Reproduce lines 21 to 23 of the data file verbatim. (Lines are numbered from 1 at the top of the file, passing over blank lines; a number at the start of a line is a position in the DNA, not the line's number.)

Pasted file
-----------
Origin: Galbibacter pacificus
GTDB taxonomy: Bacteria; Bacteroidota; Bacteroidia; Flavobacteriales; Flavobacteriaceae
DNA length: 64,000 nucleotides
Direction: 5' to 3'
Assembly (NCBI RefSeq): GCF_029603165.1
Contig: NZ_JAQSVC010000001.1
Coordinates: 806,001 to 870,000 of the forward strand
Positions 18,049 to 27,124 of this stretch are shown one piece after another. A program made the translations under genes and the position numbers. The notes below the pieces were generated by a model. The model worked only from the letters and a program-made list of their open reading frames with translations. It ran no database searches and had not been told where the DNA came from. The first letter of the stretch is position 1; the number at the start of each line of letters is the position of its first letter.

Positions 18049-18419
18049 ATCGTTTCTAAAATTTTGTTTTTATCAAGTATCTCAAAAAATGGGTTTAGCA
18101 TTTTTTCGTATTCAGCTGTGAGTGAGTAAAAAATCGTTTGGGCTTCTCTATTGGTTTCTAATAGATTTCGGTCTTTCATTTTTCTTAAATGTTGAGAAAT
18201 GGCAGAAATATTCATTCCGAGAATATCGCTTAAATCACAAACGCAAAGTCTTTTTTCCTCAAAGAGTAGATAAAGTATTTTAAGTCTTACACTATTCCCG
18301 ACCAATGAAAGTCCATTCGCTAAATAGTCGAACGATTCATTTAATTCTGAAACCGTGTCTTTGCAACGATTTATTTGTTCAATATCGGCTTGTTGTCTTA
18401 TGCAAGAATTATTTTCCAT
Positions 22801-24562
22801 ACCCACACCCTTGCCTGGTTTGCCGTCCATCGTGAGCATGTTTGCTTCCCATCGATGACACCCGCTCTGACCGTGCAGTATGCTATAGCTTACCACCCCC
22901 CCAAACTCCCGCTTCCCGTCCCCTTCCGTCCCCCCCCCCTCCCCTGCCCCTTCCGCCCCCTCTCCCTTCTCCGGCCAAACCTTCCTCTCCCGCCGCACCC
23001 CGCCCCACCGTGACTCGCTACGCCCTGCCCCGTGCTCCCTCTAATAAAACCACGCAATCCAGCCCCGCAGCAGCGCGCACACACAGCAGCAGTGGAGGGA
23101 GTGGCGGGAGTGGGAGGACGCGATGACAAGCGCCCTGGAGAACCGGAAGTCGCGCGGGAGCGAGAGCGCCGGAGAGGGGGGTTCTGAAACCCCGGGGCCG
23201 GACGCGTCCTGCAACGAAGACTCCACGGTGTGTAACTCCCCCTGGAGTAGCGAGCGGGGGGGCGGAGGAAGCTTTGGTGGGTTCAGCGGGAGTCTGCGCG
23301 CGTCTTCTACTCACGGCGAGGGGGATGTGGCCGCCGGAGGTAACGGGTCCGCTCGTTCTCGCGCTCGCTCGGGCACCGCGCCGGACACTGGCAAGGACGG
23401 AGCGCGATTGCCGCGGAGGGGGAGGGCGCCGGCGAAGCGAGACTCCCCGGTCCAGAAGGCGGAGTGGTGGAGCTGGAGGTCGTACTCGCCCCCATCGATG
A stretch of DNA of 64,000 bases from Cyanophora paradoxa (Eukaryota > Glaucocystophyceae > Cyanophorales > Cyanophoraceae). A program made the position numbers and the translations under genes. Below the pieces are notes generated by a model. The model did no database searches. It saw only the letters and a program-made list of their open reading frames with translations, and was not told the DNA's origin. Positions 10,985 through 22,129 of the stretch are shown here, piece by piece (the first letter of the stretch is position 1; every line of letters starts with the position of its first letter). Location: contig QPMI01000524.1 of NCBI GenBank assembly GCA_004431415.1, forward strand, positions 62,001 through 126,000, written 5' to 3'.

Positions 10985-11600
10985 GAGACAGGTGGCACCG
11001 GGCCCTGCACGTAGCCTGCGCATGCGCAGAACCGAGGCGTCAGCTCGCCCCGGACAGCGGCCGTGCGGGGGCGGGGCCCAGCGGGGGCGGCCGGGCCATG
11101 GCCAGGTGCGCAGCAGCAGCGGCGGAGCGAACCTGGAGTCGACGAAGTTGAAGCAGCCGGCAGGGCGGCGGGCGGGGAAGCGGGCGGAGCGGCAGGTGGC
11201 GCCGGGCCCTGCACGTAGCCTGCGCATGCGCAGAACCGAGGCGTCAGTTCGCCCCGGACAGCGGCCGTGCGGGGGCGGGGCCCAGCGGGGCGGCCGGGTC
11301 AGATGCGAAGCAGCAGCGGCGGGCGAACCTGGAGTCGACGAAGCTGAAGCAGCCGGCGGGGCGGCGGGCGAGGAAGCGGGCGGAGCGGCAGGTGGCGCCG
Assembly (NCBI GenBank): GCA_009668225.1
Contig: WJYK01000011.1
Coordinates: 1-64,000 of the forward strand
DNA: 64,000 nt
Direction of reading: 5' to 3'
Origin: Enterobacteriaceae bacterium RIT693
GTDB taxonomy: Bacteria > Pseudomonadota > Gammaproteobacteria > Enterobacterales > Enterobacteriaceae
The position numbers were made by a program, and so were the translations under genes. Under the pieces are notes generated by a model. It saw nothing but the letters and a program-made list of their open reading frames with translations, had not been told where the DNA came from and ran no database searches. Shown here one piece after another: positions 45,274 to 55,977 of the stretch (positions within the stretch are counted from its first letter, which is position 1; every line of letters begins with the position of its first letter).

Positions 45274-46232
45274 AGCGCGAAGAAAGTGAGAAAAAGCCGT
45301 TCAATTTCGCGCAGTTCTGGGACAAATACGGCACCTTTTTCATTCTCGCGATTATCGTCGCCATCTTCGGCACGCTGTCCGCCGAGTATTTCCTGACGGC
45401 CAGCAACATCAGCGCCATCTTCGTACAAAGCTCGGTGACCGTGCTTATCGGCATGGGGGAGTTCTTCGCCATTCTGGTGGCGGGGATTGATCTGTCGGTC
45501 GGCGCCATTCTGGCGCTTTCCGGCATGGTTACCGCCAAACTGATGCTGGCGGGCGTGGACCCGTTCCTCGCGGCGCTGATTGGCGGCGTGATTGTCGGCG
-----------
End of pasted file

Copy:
23301 CGTCTTCTACTCACGGCGAGGGGGATGTGGCCGCCGGAGGTAACGGGTCCGCTCGTTCTCGCGCTCGCTCGGGCACCGCGCCGGACACTGGCAAGGACGG
23401 AGCGCGATTGCCGCGGAGGGGGAGGGCGCCGGCGAAGCGAGACTCCCCGGTCCAGAAGGCGGAGTGGTGGAGCTGGAGGTCGTACTCGCCCCCATCGATG
A stretch of DNA of 64,000 bases from Cyanophora paradoxa (Eukaryota > Glaucocystophyceae > Cyanophorales > Cyanophoraceae). A program made the position numbers and the translations under genes. Below the pieces are notes generated by a model. The model did no database searches. It saw only the letters and a program-made list of their open reading frames with translations, and was not told the DNA's origin. Positions 10,985 through 22,129 of the stretch are shown here, piece by piece (the first letter of the stretch is position 1; every line of letters starts with the position of its first letter). Location: contig QPMI01000524.1 of NCBI GenBank assembly GCA_004431415.1, forward strand, positions 62,001 through 126,000, written 5' to 3'.